Saturday, September 10, 2016
"When they put you on hold for a long time."
My housemate and soul bro Jose was put on hold while requesting information. We've all been there, many a time, too. And while we are listening to the crackly on-hold music or an advertisement for a Chase loan, our minds drift off to weird events that have yet to come, or a return to situations that were put to pasture, whether for the better or not. We go somewhere, because it would be weird to take a nap while on hold, right?
I don't know what Jose was thinking about while he was placed on hold, but he did share with us a pic that he took after the fact, upon reflection.
I had to laugh and then think about it, because doodling on the Broad Ripple Gazette was both comical and revealing. I've done the doodling thing, too, and have not even given it a second thought of what I actually doodled. Faces...geometric symbols...cuss words; the evidence must be on a thousand scraps of paper littered throughout the house. But what makes me stop and think - and write a post about it - is not so much of what was doodled, but the metaphoric example the on-hold doodling represents: Me and my fiction writing.
While the day job is the biggest 'on-hold' distraction from writing that we part-time writers have to deal with, I think I have personally taken the day-job-hold to another level. When I come home from the lab, it's very difficult for me to stop thinking like a lab. I know that sounds strange, but when I open my laptop and find the Word doc of whatever I'm writing, I struggle to not think so 'logically' and in a time-managed frame of mind. I find it difficult to imagine fictional characters and settings, and I often have to distract myself and talk my brain out of thinking of the day's experiments and numbers/accounts and whatever my boss is expecting of me the next day and week. I can't just dive into the world of make-believe. I have to turn off the lights to the lab and lock the door.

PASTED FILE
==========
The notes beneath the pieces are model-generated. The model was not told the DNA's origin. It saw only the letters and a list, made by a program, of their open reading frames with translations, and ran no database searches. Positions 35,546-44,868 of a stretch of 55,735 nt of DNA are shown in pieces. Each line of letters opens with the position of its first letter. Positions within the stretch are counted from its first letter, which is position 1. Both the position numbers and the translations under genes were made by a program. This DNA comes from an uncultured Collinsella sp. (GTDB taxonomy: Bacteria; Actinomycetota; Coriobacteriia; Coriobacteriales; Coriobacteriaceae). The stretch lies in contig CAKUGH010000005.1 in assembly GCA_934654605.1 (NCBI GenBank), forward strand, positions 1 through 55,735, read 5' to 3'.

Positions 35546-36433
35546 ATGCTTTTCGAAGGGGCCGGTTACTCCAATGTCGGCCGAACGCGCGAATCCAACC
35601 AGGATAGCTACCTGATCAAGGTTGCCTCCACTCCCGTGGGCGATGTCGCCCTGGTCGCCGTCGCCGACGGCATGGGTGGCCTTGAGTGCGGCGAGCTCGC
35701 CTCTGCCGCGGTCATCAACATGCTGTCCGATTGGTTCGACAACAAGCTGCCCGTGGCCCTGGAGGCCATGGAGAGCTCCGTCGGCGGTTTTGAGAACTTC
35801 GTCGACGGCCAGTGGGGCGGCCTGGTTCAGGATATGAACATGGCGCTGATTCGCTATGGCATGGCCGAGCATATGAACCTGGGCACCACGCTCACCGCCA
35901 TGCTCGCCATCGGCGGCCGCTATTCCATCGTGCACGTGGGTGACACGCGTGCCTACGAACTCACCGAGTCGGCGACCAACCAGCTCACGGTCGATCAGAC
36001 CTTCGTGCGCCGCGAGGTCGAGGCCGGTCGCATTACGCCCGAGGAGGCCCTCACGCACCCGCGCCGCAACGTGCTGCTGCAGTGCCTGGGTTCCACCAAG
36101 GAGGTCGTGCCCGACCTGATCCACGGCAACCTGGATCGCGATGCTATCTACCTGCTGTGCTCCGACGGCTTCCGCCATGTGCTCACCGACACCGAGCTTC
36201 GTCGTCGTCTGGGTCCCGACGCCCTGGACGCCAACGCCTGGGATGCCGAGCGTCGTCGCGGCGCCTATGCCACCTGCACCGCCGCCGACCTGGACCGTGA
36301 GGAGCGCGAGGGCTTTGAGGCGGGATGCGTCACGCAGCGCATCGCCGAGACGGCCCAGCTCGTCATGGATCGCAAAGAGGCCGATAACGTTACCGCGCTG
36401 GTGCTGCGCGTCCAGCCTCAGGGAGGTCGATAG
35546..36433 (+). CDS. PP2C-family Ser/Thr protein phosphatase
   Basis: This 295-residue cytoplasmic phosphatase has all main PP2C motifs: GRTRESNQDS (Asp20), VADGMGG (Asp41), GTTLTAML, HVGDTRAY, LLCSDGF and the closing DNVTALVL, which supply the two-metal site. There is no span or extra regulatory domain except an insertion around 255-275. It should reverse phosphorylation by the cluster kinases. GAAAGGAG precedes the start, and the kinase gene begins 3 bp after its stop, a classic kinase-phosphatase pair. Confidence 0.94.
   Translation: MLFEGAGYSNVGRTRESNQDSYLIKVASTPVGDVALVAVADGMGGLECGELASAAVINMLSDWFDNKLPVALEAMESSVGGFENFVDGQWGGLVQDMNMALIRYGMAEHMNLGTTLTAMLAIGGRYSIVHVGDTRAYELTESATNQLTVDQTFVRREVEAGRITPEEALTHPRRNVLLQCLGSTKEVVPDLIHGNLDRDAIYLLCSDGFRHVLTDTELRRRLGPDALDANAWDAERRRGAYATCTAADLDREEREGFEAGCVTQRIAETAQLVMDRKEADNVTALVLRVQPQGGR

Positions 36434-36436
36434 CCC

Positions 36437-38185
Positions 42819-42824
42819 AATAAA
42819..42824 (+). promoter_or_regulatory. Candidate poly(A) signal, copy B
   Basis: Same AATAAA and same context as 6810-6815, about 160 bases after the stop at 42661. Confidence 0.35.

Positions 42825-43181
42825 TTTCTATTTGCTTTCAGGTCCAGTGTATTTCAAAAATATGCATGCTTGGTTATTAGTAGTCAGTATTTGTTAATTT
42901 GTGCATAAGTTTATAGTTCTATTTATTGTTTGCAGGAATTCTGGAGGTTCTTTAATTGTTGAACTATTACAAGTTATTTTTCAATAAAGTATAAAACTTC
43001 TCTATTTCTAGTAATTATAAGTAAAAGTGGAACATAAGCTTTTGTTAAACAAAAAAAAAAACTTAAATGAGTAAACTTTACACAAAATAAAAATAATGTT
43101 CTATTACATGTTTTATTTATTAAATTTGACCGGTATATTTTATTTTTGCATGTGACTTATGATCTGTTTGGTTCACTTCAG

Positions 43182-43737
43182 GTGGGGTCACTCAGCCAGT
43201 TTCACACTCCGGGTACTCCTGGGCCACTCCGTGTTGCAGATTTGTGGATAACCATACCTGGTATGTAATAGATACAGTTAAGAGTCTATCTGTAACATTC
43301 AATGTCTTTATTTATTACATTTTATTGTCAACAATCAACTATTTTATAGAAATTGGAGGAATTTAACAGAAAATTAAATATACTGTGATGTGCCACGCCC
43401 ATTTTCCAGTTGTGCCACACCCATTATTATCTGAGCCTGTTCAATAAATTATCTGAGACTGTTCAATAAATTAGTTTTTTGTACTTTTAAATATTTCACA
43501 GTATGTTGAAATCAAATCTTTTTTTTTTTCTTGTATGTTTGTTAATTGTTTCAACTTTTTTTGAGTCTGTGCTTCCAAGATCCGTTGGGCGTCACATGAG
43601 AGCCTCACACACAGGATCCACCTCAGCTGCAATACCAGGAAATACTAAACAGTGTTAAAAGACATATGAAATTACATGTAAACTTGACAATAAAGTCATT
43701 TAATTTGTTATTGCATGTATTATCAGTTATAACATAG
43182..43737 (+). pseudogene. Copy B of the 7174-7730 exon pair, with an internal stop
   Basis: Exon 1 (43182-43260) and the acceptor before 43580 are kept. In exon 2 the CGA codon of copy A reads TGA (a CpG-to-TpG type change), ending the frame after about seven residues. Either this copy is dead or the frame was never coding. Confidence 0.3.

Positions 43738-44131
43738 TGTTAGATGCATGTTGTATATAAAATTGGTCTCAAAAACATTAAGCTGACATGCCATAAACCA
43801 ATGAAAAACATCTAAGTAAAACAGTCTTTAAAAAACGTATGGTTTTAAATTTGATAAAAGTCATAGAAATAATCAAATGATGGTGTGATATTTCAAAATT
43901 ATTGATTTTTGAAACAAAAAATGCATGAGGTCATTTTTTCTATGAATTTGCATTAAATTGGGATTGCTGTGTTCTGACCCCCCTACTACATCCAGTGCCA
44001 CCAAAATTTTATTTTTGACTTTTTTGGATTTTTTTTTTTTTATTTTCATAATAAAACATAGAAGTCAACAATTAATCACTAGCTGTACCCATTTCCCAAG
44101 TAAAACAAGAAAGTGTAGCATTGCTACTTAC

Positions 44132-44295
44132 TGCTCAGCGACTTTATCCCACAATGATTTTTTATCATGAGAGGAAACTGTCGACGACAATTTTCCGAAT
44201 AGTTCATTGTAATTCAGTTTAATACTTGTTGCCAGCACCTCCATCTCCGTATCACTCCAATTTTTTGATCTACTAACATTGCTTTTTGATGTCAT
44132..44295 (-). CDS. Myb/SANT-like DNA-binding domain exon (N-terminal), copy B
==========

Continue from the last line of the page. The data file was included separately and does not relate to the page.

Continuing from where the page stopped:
And here's the metaphor that, unfortunately, is more like an analogy. It's almost as if the time I devote to writing is really just that time when I doodle while on hold. I really hate that thought, yet I can see how my day job and my art have battled for my time and my brain; and how it appears that my day job has won.
I feel a slight guilt in writing, because it's not work-related. It's not cancer research. It's not providing me a paycheck.
And that's terrible thinking.
Yet, with perseverance and with a hell of a lot of mental breakdown and rebuilding, I do manage to get a few words in pretty much every day. So, the questions that I ask myself: Is what I doodle worthy of my time? Is it memorable?
I hope so.
Truth be told, the act of doodling is proof of an active mind that knows it wants to be doing something different, or be somewhere else. And isn't that why writers write? Doodling must be time well spent after all, despite a given protocol to do something other.
By the way... Does anyone know what "Yeezy" means?